In a number of blog posts and White Papers we have argued that:
- Governance and Management are separate systems and have separate functions
- Governance is the exclusive responsibility of the ‘governing board’ of the organisation
- The three functions within any organisation are:
- the governance functions that establish the objectives for the organisation;
- the management functions that direct and organise the work needed to achieve the objectives; and
- the productive functions performed by workers to create the knowledge or products required to fulfil the objectives.
- PPP Governance is an integral part of organisational governance (not something separate)
In my last post I looked at the communication challenges faced by the governing board, this post looks at the unique outputs created by the governance system.
As a starting point for the discussion, if governance and management are different systems, they should have different functions creating different outputs. We believe this is the case.
The functions of management were defined by Henri Fayol (1841 – 1925) in his general theory of business administration as:
Inherent in these functions are decision making and the primary output from management can be defined as information and instructions that have to be communicated to others. The communication is firstly to the workers so they understand what has to be produced, where and when; secondly to the governing body to provide assurance that the right decisions have been made and the right things are being produced in the right ways applying the organisation’s policy framework correctly.
The governance system operates at a higher level and is responsible for governing the organisation to create sustainable success for the organisation’s owners. This is of necessity, a multi-faceted process that requires the careful balancing of different, frequently contradictory, objectives from different stakeholder groups.
The governance function has two key aspects; the first is deciding what the organisation should be and how it should function. These governance decisions are communicated to management for implementation and the primary outputs from this part of the governance system are:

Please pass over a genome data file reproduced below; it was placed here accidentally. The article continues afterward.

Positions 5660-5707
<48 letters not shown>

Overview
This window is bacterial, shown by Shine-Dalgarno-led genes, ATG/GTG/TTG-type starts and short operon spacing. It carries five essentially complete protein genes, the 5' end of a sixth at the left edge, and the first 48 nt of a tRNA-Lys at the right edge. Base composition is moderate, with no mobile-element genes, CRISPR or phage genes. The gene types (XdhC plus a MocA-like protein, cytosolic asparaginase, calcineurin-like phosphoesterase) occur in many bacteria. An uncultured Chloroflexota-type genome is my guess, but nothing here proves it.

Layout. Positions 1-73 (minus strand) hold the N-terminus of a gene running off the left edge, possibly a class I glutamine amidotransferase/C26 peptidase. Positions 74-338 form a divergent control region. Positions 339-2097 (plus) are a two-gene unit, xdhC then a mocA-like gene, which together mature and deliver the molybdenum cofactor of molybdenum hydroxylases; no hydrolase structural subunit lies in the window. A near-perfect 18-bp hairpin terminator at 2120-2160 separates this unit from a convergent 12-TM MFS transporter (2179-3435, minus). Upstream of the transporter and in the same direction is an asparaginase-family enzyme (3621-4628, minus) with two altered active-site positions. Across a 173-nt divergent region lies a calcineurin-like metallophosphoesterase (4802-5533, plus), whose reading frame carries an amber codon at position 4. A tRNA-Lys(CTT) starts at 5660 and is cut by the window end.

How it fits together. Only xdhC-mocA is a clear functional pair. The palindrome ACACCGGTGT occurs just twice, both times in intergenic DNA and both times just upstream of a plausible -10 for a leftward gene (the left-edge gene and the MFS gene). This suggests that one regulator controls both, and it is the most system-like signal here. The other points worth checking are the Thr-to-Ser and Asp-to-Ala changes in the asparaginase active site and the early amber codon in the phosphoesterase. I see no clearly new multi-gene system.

- The strategic objectives of the organisation framed within its mission, values and ethical framework.
- The policy framework the organisation is expected to operate within.
- The appointment of key managers to manage the organisation.
These aspects are best developed using a principle-based approach that recognises and encourages entrepreneurial responses from all levels of management.
The second aspect of the governance system is oversight and assurance. The governing body should pro-actively seek assurance from its management that the strategic objectives and policies are being correctly achieved or implemented. The assurance and oversight functions include:
- Agreeing the organisations current strategic plan (in conjunction with executive management). The strategic plan describes how the strategic objectives will be achieved.
- Suggesting or approving changes to the strategic plan to respond to changing circumstances.
- Requiring effective assurance from management that the organisations policy framework is being adhered to.
- Requiring effective assurance from management that the organisations resources are being used as efficiently as practical in pursuit of its strategic objectives.
- Communicating the relevant elements of the assurances received from management to appropriate external stakeholders.
- Assurance to the organisation’s owners the strategy and policies are being adhered to by management and the organisation as a whole.
- Assurance to a wider stakeholder community (including regulatory authorities) the organisation is operating properly.
As my previous post suggested, the governance communication challenges are significant! However, by clearly defining the different roles of governance and management the functioning of an organisation will be enhanced, and the communication challenges will be reduced.